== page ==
James Hunt rises above a dark day at the Nurburgring. (LAT archive)
36 years ago today, James Hunt's victory and Niki Lauda's near-fatal crash at the old, 14-mile-plus Nurburgring marked the turning point in the epic season that will be the subject of Ron Howard's upcoming movie, Rush.
At the start (ABOVE), Clay Regazzoni took the lead in his Ferrari ahead of pole winner Hunt (McLaren) and a fast-starting Jochen Mass. However, most drivers stopped at the end of the first lap to switch to switch to dry tires. Among them was Lauda (RIGHT) who, pushing hard to make up for the lost time, lost control at the fast left-hand kink before the Bergwerk right-hand curve. His Ferrari 312T2 snapped to the right and spun through the fencing into an earthen bank – there were no barriers. The car rebounded onto the track, enveloped in flames. Guy Edwards managed to avoid the Ferrari but Harald Ertl and Brett Lunger both struck the wrecked car. All three drivers stopped and, along with Arturo Merzario, tried to get Lauda out of the inferno, as the remoteness of the accident scene meant that rescue workers could not arrive for some minutes.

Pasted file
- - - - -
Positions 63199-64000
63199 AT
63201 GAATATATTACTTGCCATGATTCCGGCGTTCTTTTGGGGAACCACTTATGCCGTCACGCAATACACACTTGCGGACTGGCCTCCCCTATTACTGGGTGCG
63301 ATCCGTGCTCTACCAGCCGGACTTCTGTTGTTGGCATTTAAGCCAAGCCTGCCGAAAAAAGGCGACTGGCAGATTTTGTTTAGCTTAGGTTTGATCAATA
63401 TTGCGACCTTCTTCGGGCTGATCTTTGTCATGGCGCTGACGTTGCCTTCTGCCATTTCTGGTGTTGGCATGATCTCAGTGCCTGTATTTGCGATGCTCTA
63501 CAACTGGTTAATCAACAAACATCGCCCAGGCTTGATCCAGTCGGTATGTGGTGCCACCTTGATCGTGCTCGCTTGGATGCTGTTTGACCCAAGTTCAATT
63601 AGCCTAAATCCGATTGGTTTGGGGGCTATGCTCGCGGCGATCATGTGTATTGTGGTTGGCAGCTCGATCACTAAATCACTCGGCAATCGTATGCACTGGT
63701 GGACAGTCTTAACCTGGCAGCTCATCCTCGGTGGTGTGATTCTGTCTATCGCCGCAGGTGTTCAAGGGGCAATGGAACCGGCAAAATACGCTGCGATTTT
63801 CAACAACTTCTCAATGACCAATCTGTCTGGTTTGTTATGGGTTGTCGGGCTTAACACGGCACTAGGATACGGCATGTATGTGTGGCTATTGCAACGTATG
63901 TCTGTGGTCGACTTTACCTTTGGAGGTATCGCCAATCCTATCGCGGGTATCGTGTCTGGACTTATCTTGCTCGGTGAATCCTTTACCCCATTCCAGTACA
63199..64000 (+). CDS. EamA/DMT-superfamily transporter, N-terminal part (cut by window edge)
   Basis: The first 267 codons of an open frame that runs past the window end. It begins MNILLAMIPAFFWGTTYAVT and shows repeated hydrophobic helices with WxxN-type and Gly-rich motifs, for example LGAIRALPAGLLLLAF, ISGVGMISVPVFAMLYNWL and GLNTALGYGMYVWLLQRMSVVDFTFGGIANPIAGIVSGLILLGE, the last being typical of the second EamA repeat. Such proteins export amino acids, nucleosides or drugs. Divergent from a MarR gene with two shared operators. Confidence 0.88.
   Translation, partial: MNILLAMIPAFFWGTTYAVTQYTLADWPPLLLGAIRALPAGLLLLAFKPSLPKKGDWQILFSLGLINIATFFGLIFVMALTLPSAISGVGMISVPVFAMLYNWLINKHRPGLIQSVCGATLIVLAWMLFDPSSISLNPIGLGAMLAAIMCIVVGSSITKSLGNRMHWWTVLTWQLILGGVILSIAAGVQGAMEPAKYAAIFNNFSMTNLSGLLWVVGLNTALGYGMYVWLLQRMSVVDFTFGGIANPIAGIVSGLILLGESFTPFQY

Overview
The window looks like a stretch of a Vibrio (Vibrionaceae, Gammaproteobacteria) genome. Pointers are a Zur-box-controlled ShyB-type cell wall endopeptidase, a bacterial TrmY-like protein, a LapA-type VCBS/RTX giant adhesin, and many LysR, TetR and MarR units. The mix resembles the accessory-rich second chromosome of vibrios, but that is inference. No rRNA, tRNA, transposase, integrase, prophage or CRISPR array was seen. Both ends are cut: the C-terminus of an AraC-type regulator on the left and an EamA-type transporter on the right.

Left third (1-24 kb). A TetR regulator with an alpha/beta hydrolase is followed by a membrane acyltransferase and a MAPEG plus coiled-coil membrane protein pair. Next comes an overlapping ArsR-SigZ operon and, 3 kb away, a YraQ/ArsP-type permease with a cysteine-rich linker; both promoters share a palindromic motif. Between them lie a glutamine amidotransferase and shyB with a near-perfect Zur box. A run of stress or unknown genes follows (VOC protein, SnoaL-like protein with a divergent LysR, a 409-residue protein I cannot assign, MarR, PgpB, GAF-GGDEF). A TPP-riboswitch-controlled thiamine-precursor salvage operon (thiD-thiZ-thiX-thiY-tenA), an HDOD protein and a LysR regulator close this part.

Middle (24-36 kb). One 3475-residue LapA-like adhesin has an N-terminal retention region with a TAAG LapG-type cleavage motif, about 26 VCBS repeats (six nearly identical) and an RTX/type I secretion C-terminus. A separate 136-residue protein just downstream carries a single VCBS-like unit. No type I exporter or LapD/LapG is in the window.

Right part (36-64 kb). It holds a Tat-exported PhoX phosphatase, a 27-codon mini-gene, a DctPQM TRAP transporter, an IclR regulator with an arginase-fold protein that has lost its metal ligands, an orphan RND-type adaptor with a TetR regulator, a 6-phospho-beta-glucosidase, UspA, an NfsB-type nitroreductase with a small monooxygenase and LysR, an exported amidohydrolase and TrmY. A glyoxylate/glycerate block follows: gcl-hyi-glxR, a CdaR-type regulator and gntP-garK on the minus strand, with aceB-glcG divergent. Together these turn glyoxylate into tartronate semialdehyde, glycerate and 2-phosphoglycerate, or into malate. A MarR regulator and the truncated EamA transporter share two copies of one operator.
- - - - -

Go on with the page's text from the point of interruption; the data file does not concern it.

By the time the three drivers had managed to extricate him, Lauda – whose helmet had been ripped off by the force of the impact – had suffered serious burns and was flown by helicopter to a hospital in Koblenz. The Austrian subsequently was transferred to Germany's most advanced burn ward at the time, where he fought for his life for the next several days.
The race had been red-flagged, but most cars had pulled off at the crash site, which had all but blocked the narrow track. Chris Amon decided not to take the restart – indeed, the veteran of 96 grands prix decided to retire from the sport immediately, because he was so traumatized by what he had seen.
In clear weather Hunt took the lead at the restart and dominated the remainder of the 14-lap race to win over Jody Scheckter's Tyrrell, but there was little joy on the podium (LEFT). They naturally assumed the reigning World Champion had lost his life, or at least his driving career. But, incredibly, just 39 days later, he would be back in a Formula 1 Ferrari, finishing fourth in the Italian Grand Prix, and his title battle with Hunt was renewed.